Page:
Stream of consciousness

I wake up at 4am, start my laptop and wait. Most polls have closed in the U.S. by now. Despite the 6-hour time difference to the American East coast, there must be some semblance of a projection out there, I think. There isn’t. Romney is ahead but not by much. None of the swing states have been called. I find livestreams of CNN and C-SPAN and NBC News online, mute them, and watch and wait. For a terrible 15 minutes I entertain the possibility that Americans may actually vote Romney into office, and I’m surprised that this turn of events never seriously occurred to me before. From over here in central Europe – from almost anywhere else in the world – the choice seems so devastatingly clear.

“Don’t forget”, my mom likes to say, “This is the same country who voted Bush in for a second term.” But it’s not the same country at all, is it. Too much has happened, and a younger generation is making their voices heard. It wasn’t that America in 2008 and it sure isn’t now. It’s past 7am when they announce that Obama has been re-elected. The First Family looks beautiful; his speech is disappointing, recycled, same old same old. Maybe I’ve just been watching too many rallies over the past few months. I close my eyes for another half an hour. I breathe a sigh of relief.


I sip my cappuccino and put on some mascara. I have yet another appointment at the social services agency. These are check-up meetings, usually, but this time I’m also finally turning in the paperwork of my welfare application. It’s not the happiest feeling. But it’s cold and windy and rainy outside – that fine November rain that seems to go on for weeks and creep into every crevice – and it’s 9am and rush hour no longer crowds the subways, and I’m just happy to be out in the real world. I love this weather. I love this city. In all its gray and dirty autumn sadness, I love it.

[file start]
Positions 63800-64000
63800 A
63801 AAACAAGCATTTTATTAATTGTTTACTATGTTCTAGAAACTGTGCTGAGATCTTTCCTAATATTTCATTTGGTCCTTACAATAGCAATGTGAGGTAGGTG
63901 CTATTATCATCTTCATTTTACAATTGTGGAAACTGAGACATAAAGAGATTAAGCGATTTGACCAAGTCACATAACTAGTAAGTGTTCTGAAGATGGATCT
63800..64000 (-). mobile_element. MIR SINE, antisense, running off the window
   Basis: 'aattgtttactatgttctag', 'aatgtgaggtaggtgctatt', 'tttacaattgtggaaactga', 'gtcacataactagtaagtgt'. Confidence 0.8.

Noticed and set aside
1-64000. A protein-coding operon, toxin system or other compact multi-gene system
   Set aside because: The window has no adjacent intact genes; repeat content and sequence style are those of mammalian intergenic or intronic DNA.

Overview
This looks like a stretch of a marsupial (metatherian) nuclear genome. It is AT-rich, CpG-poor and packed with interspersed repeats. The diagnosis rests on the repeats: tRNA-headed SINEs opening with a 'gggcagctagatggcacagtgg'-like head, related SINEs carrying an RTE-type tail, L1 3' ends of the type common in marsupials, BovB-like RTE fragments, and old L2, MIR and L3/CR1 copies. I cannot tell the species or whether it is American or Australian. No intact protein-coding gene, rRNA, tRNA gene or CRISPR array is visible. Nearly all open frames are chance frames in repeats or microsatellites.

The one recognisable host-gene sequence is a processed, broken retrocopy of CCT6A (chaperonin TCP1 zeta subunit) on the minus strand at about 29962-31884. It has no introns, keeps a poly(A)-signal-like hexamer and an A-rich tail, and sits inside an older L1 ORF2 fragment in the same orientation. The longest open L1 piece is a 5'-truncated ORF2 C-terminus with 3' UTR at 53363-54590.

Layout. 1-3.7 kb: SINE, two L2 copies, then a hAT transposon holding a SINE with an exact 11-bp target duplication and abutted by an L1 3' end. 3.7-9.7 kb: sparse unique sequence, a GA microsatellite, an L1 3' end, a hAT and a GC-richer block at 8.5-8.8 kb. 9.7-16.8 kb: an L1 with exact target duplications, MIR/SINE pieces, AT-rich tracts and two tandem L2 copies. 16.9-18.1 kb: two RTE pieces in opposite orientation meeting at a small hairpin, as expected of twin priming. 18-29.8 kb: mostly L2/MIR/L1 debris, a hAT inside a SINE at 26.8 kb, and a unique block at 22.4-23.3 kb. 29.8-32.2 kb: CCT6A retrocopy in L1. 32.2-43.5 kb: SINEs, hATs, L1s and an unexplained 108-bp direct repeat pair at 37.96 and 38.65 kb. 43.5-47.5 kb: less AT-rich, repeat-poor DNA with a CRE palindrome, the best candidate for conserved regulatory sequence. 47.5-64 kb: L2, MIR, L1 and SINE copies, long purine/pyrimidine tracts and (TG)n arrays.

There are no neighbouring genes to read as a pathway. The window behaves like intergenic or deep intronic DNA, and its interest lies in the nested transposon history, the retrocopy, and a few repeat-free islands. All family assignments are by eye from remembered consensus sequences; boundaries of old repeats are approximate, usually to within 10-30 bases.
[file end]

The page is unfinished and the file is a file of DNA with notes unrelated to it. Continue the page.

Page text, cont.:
I hate Lana Del Rey’s dumb face plastered all over everything. It’s an H&M campaign. She needs to GTFO of town. Give us David Beckham back. Or, you know, someone who’s actually naturally beautiful and normal.

The guy at social services grins as our appointment is over. “I hope to never have to see you here again”, he says. He says that every time.


I dread having to come up with ideas for food. I sit at home for two hours, growing hungrier, Googling ideas, avoiding the issue. I finally walk to the grocery store across the street and roam the isles, and my stomach needs something but nothing looks good because everything has too much fat and too much sugar. No taste is good enough to justify its calories. I’m in this rut again, and I can’t get out. It makes me wish I would never have to deal with food at all. I end up buying a ready-made pasta thing; small portion, just 99 cents. Add hot water, stir, enjoy. I stand in my kitchen and I look at it, the plastic-y sheen on the sauce, and I can’t eat it. My body won’t benefit from processed food. I can’t remember why I bought it.

I start from scratch, and my stomach protests. I find spaghetti in our pantry, left-over pizza cheese and left-over mini tomatoes. I steal an onion from my roommate. I boil the pasta, cut everything up, pre-heat the oven, add olive oil and spices. The tomatoes bake for 35 minutes; 10 more once the cheese is added. It’s delicious. It’s late now.


I stop at the hair dresser to make an appointment. My short do needs a trim. The girl behind the counter is all hipster: ironic tshirt, big glasses, asymmetrical bob of straight black hair, cherry red lipstick, immaculate make-up. She speaks with the thick dialect of the Cologne region. It makes me smile.


One thought on “Stream of consciousness

  1. That was a great post, Kat. I am happy to see your interest in the US elections. I agree, it DOES seem like the choice was so devastatingly clear. And thankfully, it turned out the right way 🙂

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